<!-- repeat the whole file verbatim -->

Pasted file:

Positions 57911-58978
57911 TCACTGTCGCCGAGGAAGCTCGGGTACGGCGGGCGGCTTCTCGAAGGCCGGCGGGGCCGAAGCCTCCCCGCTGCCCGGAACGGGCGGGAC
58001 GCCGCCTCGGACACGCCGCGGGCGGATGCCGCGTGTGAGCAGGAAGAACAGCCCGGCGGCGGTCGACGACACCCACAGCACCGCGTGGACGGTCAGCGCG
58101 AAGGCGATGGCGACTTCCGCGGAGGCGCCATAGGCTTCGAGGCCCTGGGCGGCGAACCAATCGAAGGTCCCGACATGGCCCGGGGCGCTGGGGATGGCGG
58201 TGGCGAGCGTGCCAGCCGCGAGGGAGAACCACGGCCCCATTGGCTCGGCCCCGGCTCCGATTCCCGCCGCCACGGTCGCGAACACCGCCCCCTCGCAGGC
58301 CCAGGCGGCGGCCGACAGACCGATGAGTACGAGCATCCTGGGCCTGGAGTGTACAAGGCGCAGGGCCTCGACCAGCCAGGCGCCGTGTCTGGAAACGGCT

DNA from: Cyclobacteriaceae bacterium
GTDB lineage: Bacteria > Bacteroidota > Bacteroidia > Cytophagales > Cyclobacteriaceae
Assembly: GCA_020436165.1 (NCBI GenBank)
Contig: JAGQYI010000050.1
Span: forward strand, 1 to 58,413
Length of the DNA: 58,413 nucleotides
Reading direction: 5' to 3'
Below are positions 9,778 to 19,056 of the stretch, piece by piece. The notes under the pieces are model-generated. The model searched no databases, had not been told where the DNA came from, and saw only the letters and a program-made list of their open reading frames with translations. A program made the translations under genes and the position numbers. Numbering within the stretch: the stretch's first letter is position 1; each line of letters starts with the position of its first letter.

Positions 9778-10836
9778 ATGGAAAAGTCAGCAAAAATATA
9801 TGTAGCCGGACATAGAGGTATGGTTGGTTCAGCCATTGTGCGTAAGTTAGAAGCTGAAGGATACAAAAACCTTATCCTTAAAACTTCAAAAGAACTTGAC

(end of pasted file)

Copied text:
Positions 57911-58978
57911 TCACTGTCGCCGAGGAAGCTCGGGTACGGCGGGCGGCTTCTCGAAGGCCGGCGGGGCCGAAGCCTCCCCGCTGCCCGGAACGGGCGGGAC
58001 GCCGCCTCGGACACGCCGCGGGCGGATGCCGCGTGTGAGCAGGAAGAACAGCCCGGCGGCGGTCGACGACACCCACAGCACCGCGTGGACGGTCAGCGCG
58101 AAGGCGATGGCGACTTCCGCGGAGGCGCCATAGGCTTCGAGGCCCTGGGCGGCGAACCAATCGAAGGTCCCGACATGGCCCGGGGCGCTGGGGATGGCGG
58201 TGGCGAGCGTGCCAGCCGCGAGGGAGAACCACGGCCCCATTGGCTCGGCCCCGGCTCCGATTCCCGCCGCCACGGTCGCGAACACCGCCCCCTCGCAGGC
58301 CCAGGCGGCGGCCGACAGACCGATGAGTACGAGCATCCTGGGCCTGGAGTGTACAAGGCGCAGGGCCTCGACCAGCCAGGCGCCGTGTCTGGAAACGGCT

DNA from: Cyclobacteriaceae bacterium
GTDB lineage: Bacteria > Bacteroidota > Bacteroidia > Cytophagales > Cyclobacteriaceae
Assembly: GCA_020436165.1 (NCBI GenBank)
Contig: JAGQYI010000050.1
Span: forward strand, 1 to 58,413
Length of the DNA: 58,413 nucleotides
Reading direction: 5' to 3'
Below are positions 9,778 to 19,056 of the stretch, piece by piece. The notes under the pieces are model-generated. The model searched no databases, had not been told where the DNA came from, and saw only the letters and a program-made list of their open reading frames with translations. A program made the translations under genes and the position numbers. Numbering within the stretch: the stretch's first letter is position 1; each line of letters starts with the position of its first letter.

Positions 9778-10836
9778 ATGGAAAAGTCAGCAAAAATATA
9801 TGTAGCCGGACATAGAGGTATGGTTGGTTCAGCCATTGTGCGTAAGTTAGAAGCTGAAGGATACAAAAACCTTATCCTTAAAACTTCAAAAGAACTTGAC